What’s on it? A wealth of 600–700 feature film options dating from the 1920s through the 1990s, including standouts like the 1933 screwball comedy Bombshell, the 1967 thriller Wait Until Dark, and the 1971 Western McCabe and Mrs. Miller. Only serious cineastes, however, would recognize many of the titles here, like the 1958 Paul Newman Western The Left Handed Gun or the 1986 psychological thriller Dream Lover, starring Kristy McNichol. The TV options are more modest, with about two dozen series available in any given month, including the '70s sitcom Eight Is Enough and the '80s primetime soap Falcon Crest.
How much is it? $9.99/month or $94.99/year
How can I watch it? Desktop, iOS, Android, Apple TV, Roku
Where can I watch it? US only
What is it? Conceived as an online hub for hardcore film lovers, Fandor recently announced plans to expand to original programming. The service also recently shuttered its digital magazine, though its editorial division still posts regularly, including interviews and reviews of current theatrical releases.
What’s on it? Roughly 6,000 movies, over 80% of which are exclusive to the site, curated by Fandor's staff into finely differentiated subsections (Coming of Age Comedy, Chalk Animation) and special programs (Soundtracks to Live By, 30 Is the New 20). The options are deliberately outside the mainstream, like the 1975 blaxploitation thriller Sheba, Baby with Pam Grier, and the 1991 New Queer Cinema classic Poison.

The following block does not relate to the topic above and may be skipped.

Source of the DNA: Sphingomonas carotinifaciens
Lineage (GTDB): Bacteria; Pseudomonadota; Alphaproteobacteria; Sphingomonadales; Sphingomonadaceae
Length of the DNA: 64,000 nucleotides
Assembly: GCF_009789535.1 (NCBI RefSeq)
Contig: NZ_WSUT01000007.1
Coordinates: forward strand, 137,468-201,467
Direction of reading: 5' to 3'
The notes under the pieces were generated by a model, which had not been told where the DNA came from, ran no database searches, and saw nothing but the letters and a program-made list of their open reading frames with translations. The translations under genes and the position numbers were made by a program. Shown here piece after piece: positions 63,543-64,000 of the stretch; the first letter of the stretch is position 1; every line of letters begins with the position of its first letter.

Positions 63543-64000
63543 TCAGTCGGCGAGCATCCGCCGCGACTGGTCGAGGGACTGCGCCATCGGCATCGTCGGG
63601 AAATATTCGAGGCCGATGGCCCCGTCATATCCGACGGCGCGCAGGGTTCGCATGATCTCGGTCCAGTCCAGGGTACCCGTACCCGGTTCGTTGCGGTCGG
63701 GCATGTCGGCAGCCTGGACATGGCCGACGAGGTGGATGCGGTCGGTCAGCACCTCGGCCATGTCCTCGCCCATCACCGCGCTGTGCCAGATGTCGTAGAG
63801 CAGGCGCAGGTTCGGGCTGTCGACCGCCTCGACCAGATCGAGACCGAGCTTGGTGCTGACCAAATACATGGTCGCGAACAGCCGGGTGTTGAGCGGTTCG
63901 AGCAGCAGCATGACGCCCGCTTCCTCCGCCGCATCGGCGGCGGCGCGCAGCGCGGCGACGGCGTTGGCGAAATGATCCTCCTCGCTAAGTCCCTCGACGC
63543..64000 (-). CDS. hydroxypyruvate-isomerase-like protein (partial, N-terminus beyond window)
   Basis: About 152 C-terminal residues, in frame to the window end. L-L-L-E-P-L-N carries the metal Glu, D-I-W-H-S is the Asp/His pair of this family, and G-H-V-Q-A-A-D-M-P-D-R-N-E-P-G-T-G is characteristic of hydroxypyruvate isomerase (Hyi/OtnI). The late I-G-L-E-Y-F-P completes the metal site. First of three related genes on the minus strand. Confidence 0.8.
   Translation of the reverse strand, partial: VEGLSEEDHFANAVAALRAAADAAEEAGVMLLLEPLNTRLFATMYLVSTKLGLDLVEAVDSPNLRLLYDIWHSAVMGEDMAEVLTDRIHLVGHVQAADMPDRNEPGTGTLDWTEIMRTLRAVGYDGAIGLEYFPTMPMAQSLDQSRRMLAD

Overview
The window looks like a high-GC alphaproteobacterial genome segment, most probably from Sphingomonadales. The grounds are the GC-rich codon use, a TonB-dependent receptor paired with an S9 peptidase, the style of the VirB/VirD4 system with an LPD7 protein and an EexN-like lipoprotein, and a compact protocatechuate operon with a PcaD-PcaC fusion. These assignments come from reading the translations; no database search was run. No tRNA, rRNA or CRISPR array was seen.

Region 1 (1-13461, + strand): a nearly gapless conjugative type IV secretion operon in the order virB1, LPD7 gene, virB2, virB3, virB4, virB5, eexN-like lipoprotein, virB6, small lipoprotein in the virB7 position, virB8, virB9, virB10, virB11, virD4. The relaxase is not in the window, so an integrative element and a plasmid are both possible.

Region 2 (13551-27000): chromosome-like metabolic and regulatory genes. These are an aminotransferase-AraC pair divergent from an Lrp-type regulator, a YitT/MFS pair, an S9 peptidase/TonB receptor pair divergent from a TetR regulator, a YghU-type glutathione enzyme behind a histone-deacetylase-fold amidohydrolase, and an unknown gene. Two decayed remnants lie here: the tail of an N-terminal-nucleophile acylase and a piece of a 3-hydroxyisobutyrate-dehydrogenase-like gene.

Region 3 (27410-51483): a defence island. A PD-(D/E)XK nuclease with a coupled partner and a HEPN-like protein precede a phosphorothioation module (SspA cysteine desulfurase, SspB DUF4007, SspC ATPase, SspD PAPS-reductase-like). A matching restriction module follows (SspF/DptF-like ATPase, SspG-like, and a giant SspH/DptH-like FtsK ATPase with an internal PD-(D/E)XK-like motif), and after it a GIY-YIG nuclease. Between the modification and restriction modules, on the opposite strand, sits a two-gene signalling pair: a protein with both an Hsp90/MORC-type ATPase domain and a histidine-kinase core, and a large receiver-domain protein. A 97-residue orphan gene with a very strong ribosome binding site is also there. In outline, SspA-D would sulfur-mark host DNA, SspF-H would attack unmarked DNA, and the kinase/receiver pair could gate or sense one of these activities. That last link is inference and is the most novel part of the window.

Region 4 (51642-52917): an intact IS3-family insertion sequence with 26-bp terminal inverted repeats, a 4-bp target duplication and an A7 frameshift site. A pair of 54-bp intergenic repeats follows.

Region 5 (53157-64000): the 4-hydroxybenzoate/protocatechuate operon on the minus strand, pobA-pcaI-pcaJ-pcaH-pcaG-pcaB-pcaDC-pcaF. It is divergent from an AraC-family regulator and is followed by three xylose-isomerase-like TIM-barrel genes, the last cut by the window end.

About once a quarter, Fandor will also offer original scripted and nonscripted series to US audiences, including Barber Shop, a Belgian docuseries set in different international barber shops, and The Principal, an Australian limited drama series, coming this September.
How much is it? $10/month or $90/year
How can I watch it? Desktop, iOS, Android, Apple TV, Roku, Chromecast, Amazon Channels, Sling TV
Where can I watch it? US, Canada, and UK via Amazon Channels only
What is it? This service, part of the popular New York–based film festival, boasts a limited selection of features that are specially curated by boldface names like musician Wyclef Jean, director Cary Fukunaga, and actor Ruth Negga.
What’s on it? The service includes roughly 150 films (about a third of which refreshes every month), but many of those options should be familiar to serious movie fans, like the Pedro Almodóvar thriller Bad Education, the Eddie Murphy comedy Coming to America, the Banksy documentary Exit Through the Gift Shop, and the coming-of-age classic The Graduate. (Similar to Tubi TV, there's also a section named Movies Not On Netflix Or Hulu.)
How much is it? $4.99/month
How can I watch it? Desktop, iOS, Android, Apple TV, Roku, Chromecast, Amazon Fire TV, smart TVs (Samsung), Amazon Channels, Sling TV
Where can I watch it? US only
What is it? This is yet another service for movie buffs, with a strong competitive edge: It draws from the deep libraries of quality cinema paragons Turner Classic Movies and the Criterion Collection.
What’s on it? The basic package offers roughly 500 films, refreshing 10 films every week, that stretch from the 1910s to the 2010s. Certain films are broken out into special programming selections, like Coming Home (1996's Beautiful Girls, 2010's Tiny Furniture) and Tales of Revenge (1994's The Crow, 2003's Old Boy), as well as retrospectives for major filmmakers (Satyajit Ray, Ingmar Bergman).